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Just One Thing: African American Skin Cancer Prevention

Image: People sit on a bench on the sidewalk at Copacabana Beach in Rio de Janeiro, Brazil
People sit on a bench on the sidewalk at Copacabana Beach in Rio de Janeiro, Brazil August 16, 2015. RICARDO MORAES / Reuters

There’s nothing like enjoying the great outdoors in the summertime. but having black or brown skin is not a superhero cape that protects you from the sun.

Marcy Street, MD, board certified dermatologist at Doctor's Approach in Okemos, Michigan, says it is just as important for African Americans to be vigilant about their summer skin care as their white counterparts.

Dr. Street says that just one thing to do to protect your skin from harmful UV rays and reduce your risk for skin cancer, it is to “be committed to applying and reapplying a sun blocking product with an SPF of 30 or more on your face and body, not just in the summer, but year round.”

"Certain skin cancers can be more deadly in blacks because we tend to get a later diagnosis, unfortunately, when it is more difficult to treat.“

She says these precautions are important for all members of the family, including your kids. “If you are on the beach, or by the pool, reapply the product every 30 minutes for consistent protection,” she adds.

According to the American Cancer Society, the incidence of skin cancer is on the rise overall. While it is true that melanin, the color pigment in the skin does protect black skin to a certain extent, it is important to make sunblock and sunscreen a part of your regular skin routine. It could be a matter of life and death.

Dr. Street, who is a certified in Mohs micrographic skin cancer surgeon, says “blacks can and do get skin cancer.“

According to Dr. Street, “It is true that skin cancers are more likely to occur in whites and in lighter skinned individuals, but, certain skin cancers can be more deadly in blacks because we tend to get a later diagnosis, unfortunately, when it is more difficult to treat.“

Dr. Marcy Street
Dr. Marcy Street is a certified in Mohs micrographic skin cancer surgeon.

Squamous cell carcinomas are the most common skin cancers in blacks. Melanomas are the second leading skin cancer among blacks. Basal cell carcinoma is more common in Hispanic and Asian individuals.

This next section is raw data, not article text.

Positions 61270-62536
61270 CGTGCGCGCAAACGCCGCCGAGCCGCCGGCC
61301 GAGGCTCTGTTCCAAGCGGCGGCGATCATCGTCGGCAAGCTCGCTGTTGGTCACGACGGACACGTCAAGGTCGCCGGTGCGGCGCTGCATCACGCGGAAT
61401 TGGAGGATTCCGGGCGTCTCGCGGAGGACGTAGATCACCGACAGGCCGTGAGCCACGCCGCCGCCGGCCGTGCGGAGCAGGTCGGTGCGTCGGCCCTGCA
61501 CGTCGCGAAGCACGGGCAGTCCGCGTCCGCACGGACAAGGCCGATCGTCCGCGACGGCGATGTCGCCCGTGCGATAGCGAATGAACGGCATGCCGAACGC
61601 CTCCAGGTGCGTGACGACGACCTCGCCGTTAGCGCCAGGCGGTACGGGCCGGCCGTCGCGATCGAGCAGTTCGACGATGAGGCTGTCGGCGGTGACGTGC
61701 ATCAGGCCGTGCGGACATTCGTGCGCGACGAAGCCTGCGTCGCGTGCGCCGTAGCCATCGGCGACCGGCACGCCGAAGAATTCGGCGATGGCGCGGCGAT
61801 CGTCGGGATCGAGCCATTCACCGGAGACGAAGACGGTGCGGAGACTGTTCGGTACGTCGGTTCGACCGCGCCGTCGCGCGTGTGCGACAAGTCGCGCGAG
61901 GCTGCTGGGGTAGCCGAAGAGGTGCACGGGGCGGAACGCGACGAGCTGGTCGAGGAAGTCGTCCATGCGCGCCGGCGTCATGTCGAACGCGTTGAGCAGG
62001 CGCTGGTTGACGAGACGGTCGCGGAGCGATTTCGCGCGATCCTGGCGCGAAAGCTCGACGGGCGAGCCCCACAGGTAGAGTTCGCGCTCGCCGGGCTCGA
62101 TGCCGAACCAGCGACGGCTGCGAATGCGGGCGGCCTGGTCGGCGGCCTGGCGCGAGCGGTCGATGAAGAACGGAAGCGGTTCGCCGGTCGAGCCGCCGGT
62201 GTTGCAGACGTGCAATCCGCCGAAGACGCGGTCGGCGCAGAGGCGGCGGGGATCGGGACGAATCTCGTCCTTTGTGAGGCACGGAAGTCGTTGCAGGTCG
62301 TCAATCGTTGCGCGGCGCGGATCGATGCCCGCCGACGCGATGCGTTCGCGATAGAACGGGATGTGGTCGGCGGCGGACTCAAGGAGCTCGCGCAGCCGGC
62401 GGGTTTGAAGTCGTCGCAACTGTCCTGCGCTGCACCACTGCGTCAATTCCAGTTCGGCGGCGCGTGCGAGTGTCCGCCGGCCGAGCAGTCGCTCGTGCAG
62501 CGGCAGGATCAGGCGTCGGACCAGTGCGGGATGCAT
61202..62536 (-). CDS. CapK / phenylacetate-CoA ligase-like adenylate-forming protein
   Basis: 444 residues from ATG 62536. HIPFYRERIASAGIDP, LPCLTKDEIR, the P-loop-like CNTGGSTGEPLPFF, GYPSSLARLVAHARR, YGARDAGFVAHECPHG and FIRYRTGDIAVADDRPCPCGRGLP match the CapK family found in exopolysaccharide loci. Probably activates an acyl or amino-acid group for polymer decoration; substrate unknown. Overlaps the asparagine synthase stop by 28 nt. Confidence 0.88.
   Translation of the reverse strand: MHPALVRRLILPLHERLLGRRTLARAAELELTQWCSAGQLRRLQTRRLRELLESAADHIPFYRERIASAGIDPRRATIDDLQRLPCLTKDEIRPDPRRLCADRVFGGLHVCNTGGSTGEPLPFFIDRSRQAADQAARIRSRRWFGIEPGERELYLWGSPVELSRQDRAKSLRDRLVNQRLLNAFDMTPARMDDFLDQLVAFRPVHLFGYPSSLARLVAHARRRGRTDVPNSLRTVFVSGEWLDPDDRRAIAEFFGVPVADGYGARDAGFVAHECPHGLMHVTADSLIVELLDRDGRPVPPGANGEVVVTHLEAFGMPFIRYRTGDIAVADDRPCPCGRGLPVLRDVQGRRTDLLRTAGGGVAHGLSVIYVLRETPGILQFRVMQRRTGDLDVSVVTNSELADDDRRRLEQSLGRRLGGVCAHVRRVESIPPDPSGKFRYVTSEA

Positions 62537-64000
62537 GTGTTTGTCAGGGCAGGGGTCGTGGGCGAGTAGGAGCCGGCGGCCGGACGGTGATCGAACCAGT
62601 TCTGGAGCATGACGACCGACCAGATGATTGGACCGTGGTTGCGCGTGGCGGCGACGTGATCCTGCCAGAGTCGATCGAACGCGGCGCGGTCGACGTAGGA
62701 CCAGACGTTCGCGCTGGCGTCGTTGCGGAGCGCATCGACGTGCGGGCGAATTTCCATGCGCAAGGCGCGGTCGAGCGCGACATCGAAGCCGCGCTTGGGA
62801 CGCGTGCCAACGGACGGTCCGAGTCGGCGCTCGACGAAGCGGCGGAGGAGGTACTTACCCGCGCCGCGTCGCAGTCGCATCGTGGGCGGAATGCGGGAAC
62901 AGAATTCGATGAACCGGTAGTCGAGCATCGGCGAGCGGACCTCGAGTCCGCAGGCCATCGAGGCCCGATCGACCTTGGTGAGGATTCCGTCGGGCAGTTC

“Make an appointment once a year with your dermatologist to have a clinical skin examination,” Dr. Street advised. She also recommends performing an examination of your own skin, at home once a month: “Look for suspicious moles and lesions that don’t heal, change shape and have uneven margins.” This includes looking between fingers and toes, the palms of the hands, as well as on the bottoms of the feet and the legs.

Dr. Marcy Street
Dr. Marcy Street examines a patient.

Easier than ever

Many moisturizers, body lotions and makeup products now include sunscreen. “It is important to think about applying the product to the nose and even using a lip moisturizer that has sunscreen,” Dr. Street says.

She adds that if bald men are going out in the sun, they should absolutely be wearing a sunblocking product on their heads. Keep a travel size in your purse, beach bag or golf bag.

“Unprotected direct exposure to the sun can also cause other damage to the skin, such as age spots, wrinkles and crows feet,” Dr. Street says. Using a moisturizer or lotion with sun protection packs a one-two punch, because it will help also you prevent premature aging and dry skin.

And if you are a sun worshipper, you may want to take extra precautions to limit your exposure to the sun. Wear a wide brimmed hat, and sunglasses that filter out UV rays. Also try to stay out of the sun between 10 am and 4 pm, when the direct exposure is at its highest.

Pay attention to your skin year round

Regularly examining your skin can save your life. The first signs of skin cancer can start as small changes in the skin. Skin cancers, if detected and treated in the early stages are curable. The American Cancer Society suggests using the ABCDE rule when conducting your self-exam for suspicious scars, moles and lesions.

  • A is for Asymmetry: One half of a mole or birthmark does not match the other.
  • B is for Border: The edges are irregular, ragged, notched, or blurred.
  • C is for Color: The color is not the same all over and may include shades of brown or black, or sometimes with patches of pink, red, white, or blue.
  • D is for Diameter: The spot is larger than 6 millimeters across (about ¼ inch – the size of a pencil eraser), although melanomas can sometimes be smaller than this.
  • E is for Evolving: The mole is changing in size, shape, or color.

In addition look out for the following signs:

  • A cut or wound bleeds, oozes, or crusts, doesn't heal, or lasts longer than a month.
  • Brown spots on your hands, soles, or under your nails.
  • A growth, or sore near scarred or inflamed skin on your legs. They may look like keloids, which are harmless. But the could be a cancerous tumor.

For more information on skin cancer and what to look for go to the American Cancer Society.